So, here’s this hardened jailer. He’s seen all kinds of criminals get incarcerated. Some on trumped-up charges, others legitimate thieves and murderers. And he saw individuals like Paul and Silas with bogus charges thrown at them. He’s seen all those things.
He’s heard the clamor and the cries. He’s listened to some inmates sing secular songs. He’s heard people pray desperate prayers, but he knew there was a difference when Paul and Silas were praying their prayers and singing their songs to God.
They prayed as if they knew God heard them. They sang from a place of a relationship with God.
The jailer probably didn’t come to work that day thinking, “I want to find Jesus.” The text says he was asleep. That means that he’d heard them sing, heard them pray, and then somehow still fell asleep. God was not on his radar, but then a miracle occurred, and he asked Paul and Silas, “What must I do to be saved?”
God can use anybody at any time. God used Paul and Silas to help a hardened and apathetic jailer meet His Creator.
When that jailer gave his life to Christ, he became more human. He started to recognize that his faith brought new feelings, and all of a sudden, the things on the inside of him became uncomfortable. Before, he had no problem dragging Paul and Silas into the prison, bleeding, broken, and beat up. They had been stained with blood, blood dripping down their faces and all over their bodies, and these facts did not affect the jailer one bit. It didn’t bother him because somehow when you are steeped in sin, sin numbs your soul and senses.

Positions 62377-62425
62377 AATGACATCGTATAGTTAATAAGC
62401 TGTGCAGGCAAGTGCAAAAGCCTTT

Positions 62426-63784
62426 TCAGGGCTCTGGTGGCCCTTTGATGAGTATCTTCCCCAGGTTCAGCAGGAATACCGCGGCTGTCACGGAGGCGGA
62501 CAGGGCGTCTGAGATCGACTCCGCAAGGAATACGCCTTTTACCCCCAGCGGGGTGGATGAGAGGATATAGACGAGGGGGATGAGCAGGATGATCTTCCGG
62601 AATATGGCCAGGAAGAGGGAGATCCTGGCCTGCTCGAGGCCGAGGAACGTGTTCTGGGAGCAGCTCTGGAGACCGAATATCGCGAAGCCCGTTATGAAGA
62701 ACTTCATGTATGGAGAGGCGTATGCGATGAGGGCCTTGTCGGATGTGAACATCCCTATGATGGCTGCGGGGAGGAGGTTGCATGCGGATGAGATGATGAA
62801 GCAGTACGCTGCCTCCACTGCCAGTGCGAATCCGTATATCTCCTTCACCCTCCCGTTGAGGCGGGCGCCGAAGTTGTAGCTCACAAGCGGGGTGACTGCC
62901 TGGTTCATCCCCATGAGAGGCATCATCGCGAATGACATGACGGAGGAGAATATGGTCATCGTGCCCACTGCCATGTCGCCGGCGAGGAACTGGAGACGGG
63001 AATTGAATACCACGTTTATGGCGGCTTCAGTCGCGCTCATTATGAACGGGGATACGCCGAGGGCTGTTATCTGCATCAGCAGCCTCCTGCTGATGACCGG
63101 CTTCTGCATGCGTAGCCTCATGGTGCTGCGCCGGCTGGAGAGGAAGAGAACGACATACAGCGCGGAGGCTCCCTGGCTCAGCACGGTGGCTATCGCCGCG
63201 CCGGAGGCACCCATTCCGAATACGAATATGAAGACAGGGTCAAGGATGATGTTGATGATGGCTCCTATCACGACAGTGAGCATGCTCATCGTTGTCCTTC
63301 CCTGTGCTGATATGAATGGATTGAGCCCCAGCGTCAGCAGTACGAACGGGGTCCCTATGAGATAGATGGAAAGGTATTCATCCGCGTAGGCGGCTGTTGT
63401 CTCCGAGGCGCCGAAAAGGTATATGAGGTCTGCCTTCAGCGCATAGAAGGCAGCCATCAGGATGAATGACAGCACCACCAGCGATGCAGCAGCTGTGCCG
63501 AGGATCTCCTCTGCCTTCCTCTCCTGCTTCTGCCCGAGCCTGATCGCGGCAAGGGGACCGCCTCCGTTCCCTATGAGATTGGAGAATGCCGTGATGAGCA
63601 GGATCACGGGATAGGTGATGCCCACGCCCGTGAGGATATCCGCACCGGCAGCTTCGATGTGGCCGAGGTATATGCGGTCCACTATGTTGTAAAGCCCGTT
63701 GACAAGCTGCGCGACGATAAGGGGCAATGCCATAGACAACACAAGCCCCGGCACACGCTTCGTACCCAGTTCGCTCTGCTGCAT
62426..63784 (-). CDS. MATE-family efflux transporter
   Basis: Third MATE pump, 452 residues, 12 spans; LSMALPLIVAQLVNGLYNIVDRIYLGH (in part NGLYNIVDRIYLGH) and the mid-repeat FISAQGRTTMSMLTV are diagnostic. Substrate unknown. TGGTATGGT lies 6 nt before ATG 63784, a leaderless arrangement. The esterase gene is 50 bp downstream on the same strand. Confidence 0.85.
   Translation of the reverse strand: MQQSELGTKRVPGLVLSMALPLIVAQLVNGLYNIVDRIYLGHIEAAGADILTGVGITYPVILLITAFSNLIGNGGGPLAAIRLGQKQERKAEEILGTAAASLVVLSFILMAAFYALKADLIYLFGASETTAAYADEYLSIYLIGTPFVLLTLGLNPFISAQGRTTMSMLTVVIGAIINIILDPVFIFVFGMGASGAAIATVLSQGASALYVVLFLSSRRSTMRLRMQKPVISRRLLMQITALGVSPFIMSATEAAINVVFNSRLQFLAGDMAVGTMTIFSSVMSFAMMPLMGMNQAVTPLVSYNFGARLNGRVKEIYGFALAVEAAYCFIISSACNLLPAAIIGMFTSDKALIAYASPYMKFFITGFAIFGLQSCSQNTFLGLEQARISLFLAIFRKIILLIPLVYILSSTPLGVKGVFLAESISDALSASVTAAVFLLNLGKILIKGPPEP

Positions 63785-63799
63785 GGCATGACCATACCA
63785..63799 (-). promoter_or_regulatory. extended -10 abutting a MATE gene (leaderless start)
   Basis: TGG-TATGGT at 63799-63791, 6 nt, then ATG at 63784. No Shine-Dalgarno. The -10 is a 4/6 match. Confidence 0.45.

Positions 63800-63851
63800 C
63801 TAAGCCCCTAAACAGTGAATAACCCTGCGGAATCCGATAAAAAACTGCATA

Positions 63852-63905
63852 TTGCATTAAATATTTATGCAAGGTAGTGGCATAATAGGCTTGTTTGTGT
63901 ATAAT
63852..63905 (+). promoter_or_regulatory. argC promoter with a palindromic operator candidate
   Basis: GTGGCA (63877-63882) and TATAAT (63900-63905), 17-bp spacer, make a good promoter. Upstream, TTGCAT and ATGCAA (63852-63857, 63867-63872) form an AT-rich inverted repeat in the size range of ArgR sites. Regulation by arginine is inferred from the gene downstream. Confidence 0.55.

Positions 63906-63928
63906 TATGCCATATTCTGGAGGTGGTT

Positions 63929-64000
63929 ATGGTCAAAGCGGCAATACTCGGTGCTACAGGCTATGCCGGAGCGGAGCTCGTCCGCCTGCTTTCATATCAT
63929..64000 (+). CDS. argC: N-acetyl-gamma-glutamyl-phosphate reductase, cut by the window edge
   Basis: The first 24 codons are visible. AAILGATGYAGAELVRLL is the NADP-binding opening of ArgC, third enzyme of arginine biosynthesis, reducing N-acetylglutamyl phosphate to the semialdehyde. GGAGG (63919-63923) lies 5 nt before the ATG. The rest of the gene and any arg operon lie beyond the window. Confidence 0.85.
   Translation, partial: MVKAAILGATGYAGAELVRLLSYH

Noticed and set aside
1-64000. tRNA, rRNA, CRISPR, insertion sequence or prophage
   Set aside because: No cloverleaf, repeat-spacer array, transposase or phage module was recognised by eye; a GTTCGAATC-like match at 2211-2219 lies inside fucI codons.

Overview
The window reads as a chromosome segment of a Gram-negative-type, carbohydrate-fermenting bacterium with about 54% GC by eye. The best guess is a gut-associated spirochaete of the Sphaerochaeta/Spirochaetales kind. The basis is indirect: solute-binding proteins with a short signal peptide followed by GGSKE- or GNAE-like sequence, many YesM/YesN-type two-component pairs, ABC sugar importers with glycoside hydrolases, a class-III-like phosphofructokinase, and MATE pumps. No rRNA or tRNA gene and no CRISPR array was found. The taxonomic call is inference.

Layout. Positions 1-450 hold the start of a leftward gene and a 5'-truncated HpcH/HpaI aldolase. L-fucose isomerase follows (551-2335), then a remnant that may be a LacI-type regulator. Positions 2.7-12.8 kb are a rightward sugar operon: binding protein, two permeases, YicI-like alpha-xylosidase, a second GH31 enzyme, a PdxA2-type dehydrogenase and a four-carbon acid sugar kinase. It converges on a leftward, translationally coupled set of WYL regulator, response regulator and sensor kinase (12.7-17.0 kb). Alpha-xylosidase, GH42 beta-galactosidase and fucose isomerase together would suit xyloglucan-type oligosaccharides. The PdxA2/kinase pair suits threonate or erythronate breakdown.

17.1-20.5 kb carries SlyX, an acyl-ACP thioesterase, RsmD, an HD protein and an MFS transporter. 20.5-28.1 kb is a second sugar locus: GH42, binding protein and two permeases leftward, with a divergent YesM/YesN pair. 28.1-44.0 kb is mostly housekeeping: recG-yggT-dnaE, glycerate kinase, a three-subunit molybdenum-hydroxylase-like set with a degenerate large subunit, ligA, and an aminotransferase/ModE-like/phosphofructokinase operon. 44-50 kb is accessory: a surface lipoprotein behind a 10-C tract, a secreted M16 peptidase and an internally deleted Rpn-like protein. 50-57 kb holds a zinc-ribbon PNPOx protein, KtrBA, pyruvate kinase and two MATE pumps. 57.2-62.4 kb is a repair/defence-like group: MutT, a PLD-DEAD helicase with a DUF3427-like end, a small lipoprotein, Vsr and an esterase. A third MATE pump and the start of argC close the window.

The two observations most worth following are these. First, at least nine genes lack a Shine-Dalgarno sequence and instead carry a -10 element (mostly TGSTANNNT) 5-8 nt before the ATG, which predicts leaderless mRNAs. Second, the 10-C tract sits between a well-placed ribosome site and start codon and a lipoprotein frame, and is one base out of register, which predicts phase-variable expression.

Sin makes you no longer compassionate. Sin takes away your feelings of empathy about care for human beings.
But when this jailer got saved that night, he knew that salvation was real. He experienced what it means to accept Christ, and he experienced God. It wasn’t a religious fad or an ideology.
This jailer got set free from his numbness of soul and his lack of empathy. He got delivered and began to feel. And when he looked at Paul and Silas, he no longer saw people who deserved to be there. He looked at them and he was moved. He was driven to take action and began to wash their wounds.
Kindness exploded in his heart.
Kindness stems from the fact that you care.
Do you have empathy?
Do you see people?
Do you feel their pain?
Kindness is about compassion. It’s not about checking off a box that says you did a kind act.
Kindness starts with the fact that your feelings change towards people even if they don’t share your faith or reciprocate your kindness. It’s about caring.
Kindness also challenges us to believe and feel differently.
Jesus challenges us in Luke 6:35, “But love those who hate you. Do good to them. Let them use your things and do not expect something back. Your reward will be much. You will be the children of the Most high. He is kind to those who are not thankful and to those who are full of sin. You must have loving-kindness just as your father has loving-kindness.”
Jesus is saying your loving-kindness shouldn’t be segmented or limited to your family, friends, kids or cute little grandkids.
Your loving-kindness should extend even to those who don’t treat you right, can’t reciprocate or may even owe you money. Your loving-kindness should be a lifestyle. Jesus is saying it should be drastic, transforming, and to the point of shocking others.
I love what the award-winning and best-selling American author Og Mandino said, “Beginning today, treat everyone you meet as if they were going to be dead by midnight, extend to them all the care, kindness, and understanding you can muster, and do it with no thought of any reward.”
Do this, and your life will never be the same again.
For more resources about reaching out to others and practicing kindness, visit our church website— ACCESS HERE.